Heavy Rain May Mean Soggy Harvest of Oregon Grapes

Heavy rains may make for a soggy harvest in Oregon’s wine country.

In the southern Willamette Valley, for instance, the Eugene Register-Guard reports (http://bit.ly/1bV9Yuh ) that with heavy precipitation the past two weeks, September rainfall is more than four times the local average.

That threatens grapes with mildew, rot, dilution and splitting.

Cold days and nights shut some vines down for the winter, causing leaves to turn orange and vines to begin leaching sugars from the grapes.

The conditions are especially tough on Oregon’s prize but finicky pinot noir grapes.

It may be weeks or months, though, before winemakers can assess the impact of the rain on this year’s wines.

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Information from: The Register-Guard, http://www.registerguard.com (AP)

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Website Wednesday: Association of Food Journalists

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This week’s selection is from the Association of Food Journalists.

I can tell you firsthand that this site will soon change its overall look, but for now, this is the homepage.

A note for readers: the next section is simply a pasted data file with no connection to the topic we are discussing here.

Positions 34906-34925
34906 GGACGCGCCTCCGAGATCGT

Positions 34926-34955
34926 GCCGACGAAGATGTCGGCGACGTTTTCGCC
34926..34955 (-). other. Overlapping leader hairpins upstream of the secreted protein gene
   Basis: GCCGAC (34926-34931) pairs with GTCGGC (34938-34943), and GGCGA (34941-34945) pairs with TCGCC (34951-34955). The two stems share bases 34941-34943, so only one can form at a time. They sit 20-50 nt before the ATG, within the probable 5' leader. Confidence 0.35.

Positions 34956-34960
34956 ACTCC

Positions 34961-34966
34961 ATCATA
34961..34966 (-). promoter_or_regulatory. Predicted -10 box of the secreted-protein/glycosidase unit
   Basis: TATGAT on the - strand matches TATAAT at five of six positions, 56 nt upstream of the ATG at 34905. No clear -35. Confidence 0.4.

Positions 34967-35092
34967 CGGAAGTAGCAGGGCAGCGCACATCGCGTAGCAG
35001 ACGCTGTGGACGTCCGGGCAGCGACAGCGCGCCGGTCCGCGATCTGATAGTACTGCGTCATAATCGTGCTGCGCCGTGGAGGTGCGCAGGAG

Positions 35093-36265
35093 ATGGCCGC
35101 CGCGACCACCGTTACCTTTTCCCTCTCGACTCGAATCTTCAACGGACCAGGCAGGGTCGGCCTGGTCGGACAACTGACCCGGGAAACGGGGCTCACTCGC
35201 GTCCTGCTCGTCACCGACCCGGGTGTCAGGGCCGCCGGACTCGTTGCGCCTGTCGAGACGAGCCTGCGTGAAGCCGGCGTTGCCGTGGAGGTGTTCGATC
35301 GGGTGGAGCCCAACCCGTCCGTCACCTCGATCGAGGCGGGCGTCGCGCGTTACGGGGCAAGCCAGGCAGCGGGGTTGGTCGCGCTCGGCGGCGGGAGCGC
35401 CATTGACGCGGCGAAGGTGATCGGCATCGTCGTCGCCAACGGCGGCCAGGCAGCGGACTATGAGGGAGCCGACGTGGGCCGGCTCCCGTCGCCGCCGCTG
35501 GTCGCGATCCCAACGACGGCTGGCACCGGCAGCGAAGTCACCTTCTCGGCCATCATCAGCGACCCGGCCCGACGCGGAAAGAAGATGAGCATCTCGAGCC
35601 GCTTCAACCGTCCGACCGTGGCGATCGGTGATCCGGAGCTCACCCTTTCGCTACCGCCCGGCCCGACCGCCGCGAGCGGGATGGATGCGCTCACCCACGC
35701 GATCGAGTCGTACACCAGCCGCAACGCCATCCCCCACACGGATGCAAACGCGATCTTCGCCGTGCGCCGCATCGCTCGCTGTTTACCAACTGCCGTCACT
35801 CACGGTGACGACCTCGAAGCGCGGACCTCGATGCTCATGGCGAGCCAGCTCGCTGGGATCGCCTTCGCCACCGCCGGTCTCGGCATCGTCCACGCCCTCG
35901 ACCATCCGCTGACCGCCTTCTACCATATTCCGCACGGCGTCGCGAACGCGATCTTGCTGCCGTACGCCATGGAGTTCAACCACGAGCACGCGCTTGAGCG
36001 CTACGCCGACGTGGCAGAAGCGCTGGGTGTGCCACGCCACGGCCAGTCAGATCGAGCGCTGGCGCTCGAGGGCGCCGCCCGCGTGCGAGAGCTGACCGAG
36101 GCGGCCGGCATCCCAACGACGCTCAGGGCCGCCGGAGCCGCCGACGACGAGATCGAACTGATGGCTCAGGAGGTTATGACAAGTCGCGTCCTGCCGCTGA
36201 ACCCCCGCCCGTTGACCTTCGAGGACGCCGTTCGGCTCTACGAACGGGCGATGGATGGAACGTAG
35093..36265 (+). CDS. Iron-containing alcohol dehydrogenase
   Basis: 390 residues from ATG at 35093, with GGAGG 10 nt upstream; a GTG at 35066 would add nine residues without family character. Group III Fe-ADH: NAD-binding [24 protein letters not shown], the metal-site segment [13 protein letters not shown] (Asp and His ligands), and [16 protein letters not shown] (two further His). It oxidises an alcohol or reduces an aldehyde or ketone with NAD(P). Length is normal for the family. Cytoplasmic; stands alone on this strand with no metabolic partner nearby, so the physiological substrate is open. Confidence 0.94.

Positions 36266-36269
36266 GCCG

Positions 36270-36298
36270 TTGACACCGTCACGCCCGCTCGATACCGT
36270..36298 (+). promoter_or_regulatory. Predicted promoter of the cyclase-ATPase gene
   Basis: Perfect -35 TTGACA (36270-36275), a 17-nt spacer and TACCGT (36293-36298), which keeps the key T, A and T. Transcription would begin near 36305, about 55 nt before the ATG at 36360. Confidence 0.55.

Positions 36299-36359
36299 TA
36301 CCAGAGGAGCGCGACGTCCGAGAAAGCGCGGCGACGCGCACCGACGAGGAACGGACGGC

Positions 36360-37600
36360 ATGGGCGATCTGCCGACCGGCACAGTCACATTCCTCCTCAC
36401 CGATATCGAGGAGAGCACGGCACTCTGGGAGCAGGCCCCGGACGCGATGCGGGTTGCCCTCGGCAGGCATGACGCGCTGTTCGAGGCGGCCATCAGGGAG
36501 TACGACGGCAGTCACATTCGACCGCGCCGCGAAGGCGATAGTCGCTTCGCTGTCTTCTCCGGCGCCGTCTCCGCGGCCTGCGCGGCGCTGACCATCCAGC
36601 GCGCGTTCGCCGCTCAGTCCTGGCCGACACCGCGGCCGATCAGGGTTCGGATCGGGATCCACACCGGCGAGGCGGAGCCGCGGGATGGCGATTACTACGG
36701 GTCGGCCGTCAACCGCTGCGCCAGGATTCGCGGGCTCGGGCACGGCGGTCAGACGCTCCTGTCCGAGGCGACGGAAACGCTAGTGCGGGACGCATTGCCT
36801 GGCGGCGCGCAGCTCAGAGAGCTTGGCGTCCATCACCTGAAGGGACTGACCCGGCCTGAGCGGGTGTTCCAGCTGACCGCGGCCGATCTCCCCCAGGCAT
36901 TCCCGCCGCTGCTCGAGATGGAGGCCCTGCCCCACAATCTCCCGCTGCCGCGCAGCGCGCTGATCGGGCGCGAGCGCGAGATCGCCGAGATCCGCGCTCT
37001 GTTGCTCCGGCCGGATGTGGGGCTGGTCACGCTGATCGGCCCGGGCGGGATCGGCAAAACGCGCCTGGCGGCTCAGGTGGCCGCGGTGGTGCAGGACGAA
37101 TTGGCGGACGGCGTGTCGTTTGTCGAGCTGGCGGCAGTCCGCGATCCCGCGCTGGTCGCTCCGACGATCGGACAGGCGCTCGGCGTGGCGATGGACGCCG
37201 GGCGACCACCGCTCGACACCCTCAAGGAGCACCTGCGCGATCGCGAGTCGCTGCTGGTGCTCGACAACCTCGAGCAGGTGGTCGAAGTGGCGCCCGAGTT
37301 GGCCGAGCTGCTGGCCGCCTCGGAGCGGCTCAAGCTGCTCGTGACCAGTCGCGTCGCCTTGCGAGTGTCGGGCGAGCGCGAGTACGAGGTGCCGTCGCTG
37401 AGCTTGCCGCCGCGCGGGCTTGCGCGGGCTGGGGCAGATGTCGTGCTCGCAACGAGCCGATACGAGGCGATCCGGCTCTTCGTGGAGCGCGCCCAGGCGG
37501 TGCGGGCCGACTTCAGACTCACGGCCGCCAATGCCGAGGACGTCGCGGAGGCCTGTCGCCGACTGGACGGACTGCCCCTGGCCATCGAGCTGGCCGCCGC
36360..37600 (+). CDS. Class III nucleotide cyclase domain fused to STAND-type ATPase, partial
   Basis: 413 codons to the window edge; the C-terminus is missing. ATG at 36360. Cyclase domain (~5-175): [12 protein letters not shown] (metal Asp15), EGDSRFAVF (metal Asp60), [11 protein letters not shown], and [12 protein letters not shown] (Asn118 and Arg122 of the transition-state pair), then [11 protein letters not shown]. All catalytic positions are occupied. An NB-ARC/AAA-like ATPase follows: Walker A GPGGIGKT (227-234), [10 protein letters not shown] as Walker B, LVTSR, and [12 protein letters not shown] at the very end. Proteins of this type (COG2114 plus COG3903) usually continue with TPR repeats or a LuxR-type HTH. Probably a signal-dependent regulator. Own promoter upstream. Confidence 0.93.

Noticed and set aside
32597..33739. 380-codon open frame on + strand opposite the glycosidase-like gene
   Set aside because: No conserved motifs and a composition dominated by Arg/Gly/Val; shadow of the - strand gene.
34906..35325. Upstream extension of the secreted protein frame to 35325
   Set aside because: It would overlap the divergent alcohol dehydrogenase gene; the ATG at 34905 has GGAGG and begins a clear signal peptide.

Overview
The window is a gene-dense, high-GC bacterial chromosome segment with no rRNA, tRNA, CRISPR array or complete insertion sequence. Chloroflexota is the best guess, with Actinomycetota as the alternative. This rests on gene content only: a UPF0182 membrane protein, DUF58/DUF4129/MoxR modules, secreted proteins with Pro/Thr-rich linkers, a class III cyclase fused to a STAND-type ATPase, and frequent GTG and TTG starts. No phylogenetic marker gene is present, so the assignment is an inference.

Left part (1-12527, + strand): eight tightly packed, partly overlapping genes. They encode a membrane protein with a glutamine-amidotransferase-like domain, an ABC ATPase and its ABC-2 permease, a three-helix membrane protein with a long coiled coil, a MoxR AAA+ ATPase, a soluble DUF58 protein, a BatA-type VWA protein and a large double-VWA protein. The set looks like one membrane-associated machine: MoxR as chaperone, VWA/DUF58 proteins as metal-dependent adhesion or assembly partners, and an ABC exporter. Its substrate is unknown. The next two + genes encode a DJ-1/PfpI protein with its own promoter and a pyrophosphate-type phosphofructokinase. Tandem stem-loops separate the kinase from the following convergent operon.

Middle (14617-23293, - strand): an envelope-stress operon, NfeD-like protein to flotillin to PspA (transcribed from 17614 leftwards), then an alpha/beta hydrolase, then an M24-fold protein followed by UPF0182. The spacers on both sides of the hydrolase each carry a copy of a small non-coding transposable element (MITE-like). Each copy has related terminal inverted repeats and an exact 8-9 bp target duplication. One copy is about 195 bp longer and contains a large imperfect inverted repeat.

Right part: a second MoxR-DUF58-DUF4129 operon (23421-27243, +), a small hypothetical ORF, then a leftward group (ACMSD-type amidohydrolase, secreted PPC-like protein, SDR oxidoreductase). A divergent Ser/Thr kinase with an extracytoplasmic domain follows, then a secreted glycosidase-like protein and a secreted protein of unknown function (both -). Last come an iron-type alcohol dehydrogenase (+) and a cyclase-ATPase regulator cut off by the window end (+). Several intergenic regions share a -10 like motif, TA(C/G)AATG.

This is the organization that I proudly belong to.

Food journalists can learn about upcoming conferences and contests. There’s also a scrolling recipe on the right side and a bar at the top for membership.

The links section is pretty expansive – from garlic info, to recipes and cookbooks to the Salt Institute and the Wheat Foods Council.

The greatest resource this site has is the member directory – with attached links. Yes, I am on there. I’m one of the few who work for a TV station (mostly everyone else works for a newspaper.)

afjmember

Most of the current site is for members, but that may soon change.

While it’s not currently the prettiest site to look at, it does contain a lot of important information if you are interested in food journalism.

Website Wednesday: Fine Dining Lovers

finedininglovers

This week’s selection is Fine Dining Lovers.

First of all, tell me that is not in anyway an enticing giant cover photo?! I dare you!

On its homepage, the site says “we talk about best chefs in the world, cooking techniques, food blogs, food design, food festivals, gourmet recipes, Latin America, table tips, tastes.”

And at the bottom, it adds to the ‘talk’ list with “Easter ideas, identita golose, Asia 50 best restaurants, Thanksgiving ideas, Christmas dinner ideas, S. Pellegrino Cooking Cup, Acqua Panna, S. Pellegrino, drinks, gifts for foodies.”

Don’t think I can really improve on that – can you?